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In Python or NumPy, what is the best way to find out the first occurrence of a subarray?

For example, I have

a = [1, 2, 3, 4, 5, 6]
b = [2, 3, 4]

What is the fastest way (run-time-wise) to find out where b occurs in a? I understand for strings this is extremely easy, but what about for a list or numpy ndarray?

Thanks a lot!

[EDITED] I prefer the numpy solution, since from my experience numpy vectorization is much faster than Python list comprehension. Meanwhile, the big array is huge, so I don't want to convert it into a string; that will be (too) long.

share|improve this question
Could you just convert the list to a string to make the comparison? x=''.join(str(x) for x in a) Then use the find method with the resulting strings? Or do they have to remain lists? – danem Aug 17 '11 at 22:57
up vote 8 down vote accepted

I'm assuming you're looking for a numpy-specific solution, rather than a simple list comprehension or for loop. One approach might be to use the rolling window technique to search for windows of the appropriate size. Here's the rolling_window function:

>>> def rolling_window(a, size):
...     shape = a.shape[:-1] + (a.shape[-1] - size + 1, size)
...     strides = a.strides + (a. strides[-1],)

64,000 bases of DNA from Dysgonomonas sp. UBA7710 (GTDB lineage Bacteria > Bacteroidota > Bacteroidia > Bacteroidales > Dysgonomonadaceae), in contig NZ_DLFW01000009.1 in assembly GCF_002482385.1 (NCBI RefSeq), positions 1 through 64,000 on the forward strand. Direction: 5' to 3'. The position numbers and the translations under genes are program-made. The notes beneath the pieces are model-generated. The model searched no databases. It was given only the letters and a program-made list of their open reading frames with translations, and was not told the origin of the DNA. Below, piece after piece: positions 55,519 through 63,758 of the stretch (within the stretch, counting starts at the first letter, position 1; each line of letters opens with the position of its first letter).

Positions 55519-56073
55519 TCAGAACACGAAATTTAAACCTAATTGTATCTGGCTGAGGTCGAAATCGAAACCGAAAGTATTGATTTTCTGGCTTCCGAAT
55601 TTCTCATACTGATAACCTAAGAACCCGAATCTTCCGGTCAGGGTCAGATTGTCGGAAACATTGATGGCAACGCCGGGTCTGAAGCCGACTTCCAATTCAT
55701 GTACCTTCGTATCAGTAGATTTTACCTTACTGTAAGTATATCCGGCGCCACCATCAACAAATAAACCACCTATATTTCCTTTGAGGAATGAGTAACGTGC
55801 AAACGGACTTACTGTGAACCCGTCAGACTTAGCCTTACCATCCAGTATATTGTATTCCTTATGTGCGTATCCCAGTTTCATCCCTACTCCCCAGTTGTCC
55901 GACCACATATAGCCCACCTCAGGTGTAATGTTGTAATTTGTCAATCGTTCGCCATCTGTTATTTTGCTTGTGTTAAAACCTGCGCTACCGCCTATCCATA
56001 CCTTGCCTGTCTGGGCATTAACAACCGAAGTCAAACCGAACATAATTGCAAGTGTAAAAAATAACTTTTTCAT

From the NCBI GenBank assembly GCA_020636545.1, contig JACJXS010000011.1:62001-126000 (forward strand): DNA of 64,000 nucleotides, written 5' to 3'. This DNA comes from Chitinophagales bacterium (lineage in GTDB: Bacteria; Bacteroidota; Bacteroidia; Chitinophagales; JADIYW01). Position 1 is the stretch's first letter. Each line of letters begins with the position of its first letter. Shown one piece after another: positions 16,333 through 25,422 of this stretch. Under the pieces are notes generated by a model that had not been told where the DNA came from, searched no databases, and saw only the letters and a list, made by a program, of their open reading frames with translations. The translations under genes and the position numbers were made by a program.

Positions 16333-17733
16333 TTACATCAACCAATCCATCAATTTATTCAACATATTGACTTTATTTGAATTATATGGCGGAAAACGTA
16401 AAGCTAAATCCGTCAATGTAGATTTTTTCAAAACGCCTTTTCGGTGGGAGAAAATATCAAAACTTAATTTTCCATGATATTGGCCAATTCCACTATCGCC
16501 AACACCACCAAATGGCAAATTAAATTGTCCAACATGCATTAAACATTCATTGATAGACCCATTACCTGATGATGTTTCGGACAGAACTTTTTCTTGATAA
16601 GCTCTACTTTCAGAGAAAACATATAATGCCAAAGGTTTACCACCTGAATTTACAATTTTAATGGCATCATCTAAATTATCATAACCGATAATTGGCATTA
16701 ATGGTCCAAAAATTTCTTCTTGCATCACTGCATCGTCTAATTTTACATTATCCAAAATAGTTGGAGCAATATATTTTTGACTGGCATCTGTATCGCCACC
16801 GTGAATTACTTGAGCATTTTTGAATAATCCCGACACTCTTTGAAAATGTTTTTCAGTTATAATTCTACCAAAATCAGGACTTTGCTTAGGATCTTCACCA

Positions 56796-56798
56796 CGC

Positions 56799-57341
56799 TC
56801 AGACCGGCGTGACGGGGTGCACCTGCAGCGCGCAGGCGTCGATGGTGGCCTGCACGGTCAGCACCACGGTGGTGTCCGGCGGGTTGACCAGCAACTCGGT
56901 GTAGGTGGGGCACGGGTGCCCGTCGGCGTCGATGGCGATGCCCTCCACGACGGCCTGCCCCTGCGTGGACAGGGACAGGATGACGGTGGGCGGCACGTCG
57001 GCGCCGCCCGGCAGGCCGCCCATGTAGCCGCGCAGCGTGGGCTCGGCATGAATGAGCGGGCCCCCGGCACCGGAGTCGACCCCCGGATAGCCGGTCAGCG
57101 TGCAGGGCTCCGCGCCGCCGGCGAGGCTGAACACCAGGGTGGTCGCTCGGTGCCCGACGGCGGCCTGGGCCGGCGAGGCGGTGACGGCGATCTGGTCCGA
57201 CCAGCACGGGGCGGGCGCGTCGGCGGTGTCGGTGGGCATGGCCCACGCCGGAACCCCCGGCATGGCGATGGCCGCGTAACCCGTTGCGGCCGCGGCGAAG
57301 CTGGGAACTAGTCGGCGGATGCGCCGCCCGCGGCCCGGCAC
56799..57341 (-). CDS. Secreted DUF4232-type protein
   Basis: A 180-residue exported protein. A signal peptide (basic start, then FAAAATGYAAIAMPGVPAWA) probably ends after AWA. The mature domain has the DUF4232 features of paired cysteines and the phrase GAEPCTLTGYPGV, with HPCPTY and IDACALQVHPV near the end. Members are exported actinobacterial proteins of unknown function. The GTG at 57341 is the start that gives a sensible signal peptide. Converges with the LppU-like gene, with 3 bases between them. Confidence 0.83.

...     return numpy.lib.stride_tricks.as_strided(a, shape=shape, strides=strides)

Then you could do something like

>>> a = numpy.arange(10)
>>> numpy.random.shuffle(a)
>>> a
array([7, 3, 6, 8, 4, 0, 9, 2, 1, 5])
>>> rolling_window(a, 3) == [8, 4, 0]
array([[False, False, False],
       [False, False, False],
       [False, False, False],
       [ True,  True,  True],
       [False, False, False],
       [False, False, False],
       [False, False, False],
       [False, False, False]], dtype=bool)

To make this really useful, you'd have to reduce it along axis 1 using all:

>>> numpy.all(rolling_window(a, 3) == [8, 4, 0], axis=1)
array([False, False, False,  True, False, False, False, False], dtype=bool)

Then you could use that however you'd use a boolean array. A simple way to get the index out:

>>> bool_indices = numpy.all(rolling_window(a, 3) == [8, 4, 0], axis=1)
>>> numpy.mgrid[0:len(bool_indices)][bool_indices]

For lists you could adapt one of these rolling window iterators to use a similar approach.

For very large arrays and subarrays, you could save memory like this:

>>> windows = rolling_window(a, 3)
>>> sub = [8, 4, 0]
>>> hits = numpy.ones((len(a) - len(sub) + 1,), dtype=bool)
>>> for i, x in enumerate(sub):
...     hits &= numpy.in1d(windows[:,i], [x])
>>> hits
array([False, False, False,  True, False, False, False, False], dtype=bool)
>>> hits.nonzero()

On the other hand, this will probably be slower. How much slower isn't clear without testing; see Jamie's answer for another memory-conserving option that has to check false positives. I imagine that the speed difference between these two solutions will depend heavily on the nature of the input.

share|improve this answer
The problem with this approach is that ,while the return of rolling_window doesn't require any new memory, and reuses that of the original array, when doing the == operation you instantiate a new boolean array that is size times the full size of your original array. If the array is big enough, this can kill performance big time. – Jaime Dec 19 '13 at 17:09